After gathering over 57 thousand signatures to meet the requirement of 51,739 to obtain ballot access for the 2012 elections, the OKLP sought a preliminary injunction due to a the deadline to submit the petition being moved up to March 1st from May 1st. Judge Timothy D. DeGiusti denied the injunction, resulting in the OKLP not being able to place candidates on the ballot in 2012. The March 1st petition deadline for political parties remains in place.

Lawhorn v. Ziriax

The only alternative party to have ballot access for the 2012 United States presidential election in Oklahoma was the Americans Elect party which was not fielding a candidate. Leadership of the state party organization for Americans Elect, including chair Rex Lawhorn, sought to have Libertarian presidential candidate Gary Johnson placed on the Oklahoma ballot as the Americans Elect candidate. The national party organization opposed the effort and the Oklahoma Supreme Court ruled against Lawhorn. This resulted in Oklahoma voters being allowed only two choices for President for the third election in a row.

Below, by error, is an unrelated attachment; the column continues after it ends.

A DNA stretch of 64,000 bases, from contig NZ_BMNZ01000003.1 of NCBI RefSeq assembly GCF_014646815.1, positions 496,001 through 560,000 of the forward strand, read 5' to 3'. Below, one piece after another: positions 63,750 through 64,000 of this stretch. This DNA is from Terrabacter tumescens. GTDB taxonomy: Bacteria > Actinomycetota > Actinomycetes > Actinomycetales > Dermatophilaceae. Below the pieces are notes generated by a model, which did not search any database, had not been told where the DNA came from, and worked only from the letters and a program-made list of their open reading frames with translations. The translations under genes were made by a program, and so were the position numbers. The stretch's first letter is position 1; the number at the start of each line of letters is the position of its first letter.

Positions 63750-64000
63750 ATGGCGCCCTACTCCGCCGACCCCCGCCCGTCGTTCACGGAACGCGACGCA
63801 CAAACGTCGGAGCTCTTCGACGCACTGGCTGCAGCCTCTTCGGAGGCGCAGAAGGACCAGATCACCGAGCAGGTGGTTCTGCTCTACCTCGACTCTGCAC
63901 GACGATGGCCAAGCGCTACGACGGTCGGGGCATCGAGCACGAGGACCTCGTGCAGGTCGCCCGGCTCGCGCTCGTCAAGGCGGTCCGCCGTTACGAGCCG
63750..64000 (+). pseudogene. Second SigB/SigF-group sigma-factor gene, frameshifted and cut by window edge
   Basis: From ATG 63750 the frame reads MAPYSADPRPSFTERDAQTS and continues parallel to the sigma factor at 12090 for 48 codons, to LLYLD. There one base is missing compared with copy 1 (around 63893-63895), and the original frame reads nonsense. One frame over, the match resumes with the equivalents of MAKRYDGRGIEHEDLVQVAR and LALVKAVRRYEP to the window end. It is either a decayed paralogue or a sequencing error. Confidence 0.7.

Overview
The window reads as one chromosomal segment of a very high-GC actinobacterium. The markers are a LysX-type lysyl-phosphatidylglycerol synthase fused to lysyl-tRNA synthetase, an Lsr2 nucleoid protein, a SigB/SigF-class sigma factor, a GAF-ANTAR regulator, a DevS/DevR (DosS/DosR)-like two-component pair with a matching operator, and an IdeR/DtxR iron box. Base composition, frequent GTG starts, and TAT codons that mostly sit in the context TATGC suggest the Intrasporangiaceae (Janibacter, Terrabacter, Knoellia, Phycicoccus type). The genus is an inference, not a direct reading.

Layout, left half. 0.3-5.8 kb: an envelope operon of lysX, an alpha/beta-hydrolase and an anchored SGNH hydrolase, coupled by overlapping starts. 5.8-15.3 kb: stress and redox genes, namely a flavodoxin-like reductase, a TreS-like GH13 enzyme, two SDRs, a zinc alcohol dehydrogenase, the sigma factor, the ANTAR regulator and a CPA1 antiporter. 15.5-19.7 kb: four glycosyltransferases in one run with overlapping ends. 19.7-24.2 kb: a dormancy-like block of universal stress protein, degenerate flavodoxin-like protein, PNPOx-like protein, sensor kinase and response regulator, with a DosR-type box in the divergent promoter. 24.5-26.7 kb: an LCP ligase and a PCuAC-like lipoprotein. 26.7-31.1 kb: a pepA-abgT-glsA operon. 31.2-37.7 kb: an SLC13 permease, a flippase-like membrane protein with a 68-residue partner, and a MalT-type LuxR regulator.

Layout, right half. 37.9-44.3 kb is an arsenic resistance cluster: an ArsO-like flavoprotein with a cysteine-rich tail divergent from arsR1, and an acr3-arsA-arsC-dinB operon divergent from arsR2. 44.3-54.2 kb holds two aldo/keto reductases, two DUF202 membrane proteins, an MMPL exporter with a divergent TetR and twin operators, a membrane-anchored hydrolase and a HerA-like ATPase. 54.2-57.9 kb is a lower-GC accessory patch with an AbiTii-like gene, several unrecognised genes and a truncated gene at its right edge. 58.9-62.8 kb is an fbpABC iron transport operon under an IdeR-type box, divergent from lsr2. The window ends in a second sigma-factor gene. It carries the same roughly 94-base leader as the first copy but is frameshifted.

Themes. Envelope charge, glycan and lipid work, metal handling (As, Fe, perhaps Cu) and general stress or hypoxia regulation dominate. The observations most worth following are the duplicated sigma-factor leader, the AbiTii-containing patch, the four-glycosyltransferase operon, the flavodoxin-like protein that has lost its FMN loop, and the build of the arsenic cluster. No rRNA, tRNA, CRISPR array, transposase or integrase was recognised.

McCraw v. Oklahoma City

The OKLP joined several other individuals and organizations in challenging an ordinance enacted by the City of Oklahoma City to restrict panhandling. OKLP Vice-Chair Tina Kelly was involved in the case as it pertained to restricting the ability to engage in political petitioning. The city amended the ordinance to focus on pedestrian safety. In December, 2018, Judge Joe Heaton upheld the ordinance but the plaintiffs promised to appeal. On August 31, 2020, the Tenth Circuit Court of Appeals reversed the district court’s entry of judgment for the City on all plaintiffs’ First Amendment claims. On May 29, 2021, the US Supreme Court declined to hear the City's appeal of the 10th Circuit's ruling.


In 2006, Oklahoma became the last state to legalize tattoos, ending a ban which had been in effect since 1963. The OKLP was a major proponent of bills in the house and senate to decriminalize tattooing, asserting the libertarian idea that by bringing tattooing into the free market, reputable businesses would be able to compete to provide a low-cost, safe, and secure product and service. However, an ultra-conservative legislature routinely struck the bills down, with opponents claiming that legalizing tattooing would spread diseases such as HIV. SB806, giving the Department of Health oversight of tattooing in the state, went into effect on November 1, 2006.